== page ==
Dental Dentures: Partial | Cosmetic Dentistry
During cast surveying (Fig. 37, p. 27) corresponding undercuts were mentioned. These undercuts are of such crucial importance for clasp retention that we will go into special detail here.
Corresponding means converging or diverging. On lower molars one finds lingually, as a rule, converging undercuts (Fig. 67 a). On upper molars one finds buccally, as a rule, diverging undercuts (Fig. 67 b). If the undercuts run parallel, no retention occurs.
This last statement is best explained using the following example: in the vertical axis, lower canines have no undercuts. If the path of insertion is the same as the anatomical, vertical axis, then no retention can be achieved with clasps (Fig. 68).
If the tooth is tipped ventrally, an undercut will be present. A retentive arm placed in this newly developed undercut will still have no retention. When the clasp is lifted the reciprocal arm on the lingual surface immediately loses contact with the tooth. The buccal retentive arm glides along the slanting surface; the clasp can be removed from the tooth without undergoing any elastic deformation (Fig. 69).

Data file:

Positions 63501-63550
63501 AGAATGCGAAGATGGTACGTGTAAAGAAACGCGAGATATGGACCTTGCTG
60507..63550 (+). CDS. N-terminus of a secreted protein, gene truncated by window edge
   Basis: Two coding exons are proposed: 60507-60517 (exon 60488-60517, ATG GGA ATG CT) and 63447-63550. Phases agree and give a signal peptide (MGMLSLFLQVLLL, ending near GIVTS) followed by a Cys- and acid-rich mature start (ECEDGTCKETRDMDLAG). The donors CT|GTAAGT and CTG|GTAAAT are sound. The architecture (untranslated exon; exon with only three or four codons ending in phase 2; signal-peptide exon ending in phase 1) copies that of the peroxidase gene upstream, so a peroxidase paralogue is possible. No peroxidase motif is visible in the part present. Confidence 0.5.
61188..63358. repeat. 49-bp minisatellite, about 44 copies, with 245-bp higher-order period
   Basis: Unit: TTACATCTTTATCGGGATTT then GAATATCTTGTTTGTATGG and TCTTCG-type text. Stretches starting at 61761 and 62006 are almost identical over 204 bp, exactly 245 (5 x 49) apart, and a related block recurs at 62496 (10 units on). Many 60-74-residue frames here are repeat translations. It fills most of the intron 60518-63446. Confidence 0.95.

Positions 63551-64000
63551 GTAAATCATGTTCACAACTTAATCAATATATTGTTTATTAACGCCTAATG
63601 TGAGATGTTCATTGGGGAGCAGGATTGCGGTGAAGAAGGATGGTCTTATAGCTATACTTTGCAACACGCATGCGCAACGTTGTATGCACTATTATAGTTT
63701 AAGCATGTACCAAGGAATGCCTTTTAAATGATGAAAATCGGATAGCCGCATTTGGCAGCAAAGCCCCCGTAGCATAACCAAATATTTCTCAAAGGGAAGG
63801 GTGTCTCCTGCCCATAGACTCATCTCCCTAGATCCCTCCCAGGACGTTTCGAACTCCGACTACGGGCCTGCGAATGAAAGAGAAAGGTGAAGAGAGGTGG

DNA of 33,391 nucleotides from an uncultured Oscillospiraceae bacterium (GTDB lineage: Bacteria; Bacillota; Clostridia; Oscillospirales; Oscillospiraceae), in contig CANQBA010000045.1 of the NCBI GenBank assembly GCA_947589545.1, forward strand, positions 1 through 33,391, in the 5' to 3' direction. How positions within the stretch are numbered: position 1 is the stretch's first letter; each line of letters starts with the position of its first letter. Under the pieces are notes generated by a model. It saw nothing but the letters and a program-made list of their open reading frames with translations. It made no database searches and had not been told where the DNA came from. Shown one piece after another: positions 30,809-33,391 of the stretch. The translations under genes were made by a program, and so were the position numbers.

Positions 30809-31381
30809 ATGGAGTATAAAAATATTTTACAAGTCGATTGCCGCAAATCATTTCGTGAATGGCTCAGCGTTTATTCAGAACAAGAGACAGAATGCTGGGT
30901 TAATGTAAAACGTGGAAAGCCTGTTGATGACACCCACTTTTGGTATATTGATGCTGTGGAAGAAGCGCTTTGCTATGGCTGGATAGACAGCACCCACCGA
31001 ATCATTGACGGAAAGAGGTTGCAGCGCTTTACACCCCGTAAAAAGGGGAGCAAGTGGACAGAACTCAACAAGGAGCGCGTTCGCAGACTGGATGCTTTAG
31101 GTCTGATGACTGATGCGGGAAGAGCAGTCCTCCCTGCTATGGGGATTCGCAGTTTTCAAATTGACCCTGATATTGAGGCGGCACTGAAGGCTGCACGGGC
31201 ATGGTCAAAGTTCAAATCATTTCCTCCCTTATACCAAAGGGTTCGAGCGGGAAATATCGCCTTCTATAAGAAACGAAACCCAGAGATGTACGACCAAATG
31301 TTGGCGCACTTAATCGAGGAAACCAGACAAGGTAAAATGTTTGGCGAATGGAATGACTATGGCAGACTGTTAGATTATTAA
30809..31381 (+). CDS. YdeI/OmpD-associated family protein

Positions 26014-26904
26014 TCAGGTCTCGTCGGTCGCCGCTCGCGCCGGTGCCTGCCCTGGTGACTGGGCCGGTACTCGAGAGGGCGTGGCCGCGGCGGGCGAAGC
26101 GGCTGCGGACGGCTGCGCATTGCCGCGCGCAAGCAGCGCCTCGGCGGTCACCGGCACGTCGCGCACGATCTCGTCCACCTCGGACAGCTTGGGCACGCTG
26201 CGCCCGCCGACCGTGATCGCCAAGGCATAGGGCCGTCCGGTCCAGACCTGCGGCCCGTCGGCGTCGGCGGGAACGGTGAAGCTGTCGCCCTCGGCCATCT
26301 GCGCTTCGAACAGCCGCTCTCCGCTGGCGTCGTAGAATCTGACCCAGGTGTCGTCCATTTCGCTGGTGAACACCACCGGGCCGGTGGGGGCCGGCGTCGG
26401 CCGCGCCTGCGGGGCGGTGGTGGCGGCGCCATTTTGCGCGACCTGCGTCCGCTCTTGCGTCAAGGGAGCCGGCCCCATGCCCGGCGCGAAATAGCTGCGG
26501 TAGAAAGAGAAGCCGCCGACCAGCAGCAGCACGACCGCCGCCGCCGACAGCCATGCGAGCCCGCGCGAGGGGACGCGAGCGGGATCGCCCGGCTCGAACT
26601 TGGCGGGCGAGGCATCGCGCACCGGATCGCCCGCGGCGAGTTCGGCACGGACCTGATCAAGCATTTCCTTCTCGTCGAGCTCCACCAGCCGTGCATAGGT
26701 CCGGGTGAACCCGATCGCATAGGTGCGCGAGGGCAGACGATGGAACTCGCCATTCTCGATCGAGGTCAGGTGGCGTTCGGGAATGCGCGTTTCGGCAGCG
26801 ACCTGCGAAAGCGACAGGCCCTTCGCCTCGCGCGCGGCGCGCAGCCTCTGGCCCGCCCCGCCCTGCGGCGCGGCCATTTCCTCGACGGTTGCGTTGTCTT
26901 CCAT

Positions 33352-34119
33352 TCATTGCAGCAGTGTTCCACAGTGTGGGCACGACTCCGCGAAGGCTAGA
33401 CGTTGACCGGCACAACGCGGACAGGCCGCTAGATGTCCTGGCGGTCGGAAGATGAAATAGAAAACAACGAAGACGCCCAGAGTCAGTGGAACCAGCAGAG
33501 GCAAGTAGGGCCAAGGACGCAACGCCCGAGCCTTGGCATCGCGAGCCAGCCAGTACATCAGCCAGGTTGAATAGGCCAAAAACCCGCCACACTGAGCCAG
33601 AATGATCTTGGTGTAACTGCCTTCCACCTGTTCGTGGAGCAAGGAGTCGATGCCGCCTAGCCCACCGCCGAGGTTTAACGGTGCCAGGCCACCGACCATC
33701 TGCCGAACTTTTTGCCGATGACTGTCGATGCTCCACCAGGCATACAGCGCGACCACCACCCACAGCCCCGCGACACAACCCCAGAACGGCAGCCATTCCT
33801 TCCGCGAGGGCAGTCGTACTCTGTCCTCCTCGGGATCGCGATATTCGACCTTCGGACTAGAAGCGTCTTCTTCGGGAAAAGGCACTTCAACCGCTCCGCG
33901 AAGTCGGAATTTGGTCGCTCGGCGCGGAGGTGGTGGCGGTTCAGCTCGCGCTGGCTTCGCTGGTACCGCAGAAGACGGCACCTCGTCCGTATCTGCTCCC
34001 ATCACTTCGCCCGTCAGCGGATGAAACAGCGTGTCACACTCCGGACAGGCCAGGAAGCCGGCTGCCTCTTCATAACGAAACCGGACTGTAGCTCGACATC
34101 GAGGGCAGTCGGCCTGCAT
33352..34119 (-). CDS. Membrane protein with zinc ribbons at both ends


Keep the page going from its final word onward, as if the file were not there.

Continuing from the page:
If two teeth are present, but their undercuts have parallel guiding planes, the situation will not be improved.
Consequently, no clasp retention can be achieved with parallel undercuts. Corresponding undercuts are mandatory for clasp-type anchorage. In this context, corresponding refers to undercuts which either converge or diverge (Fig. 70). It is also possible that one surface stands vertically and that the second surface converges or diverges with respect to the first.
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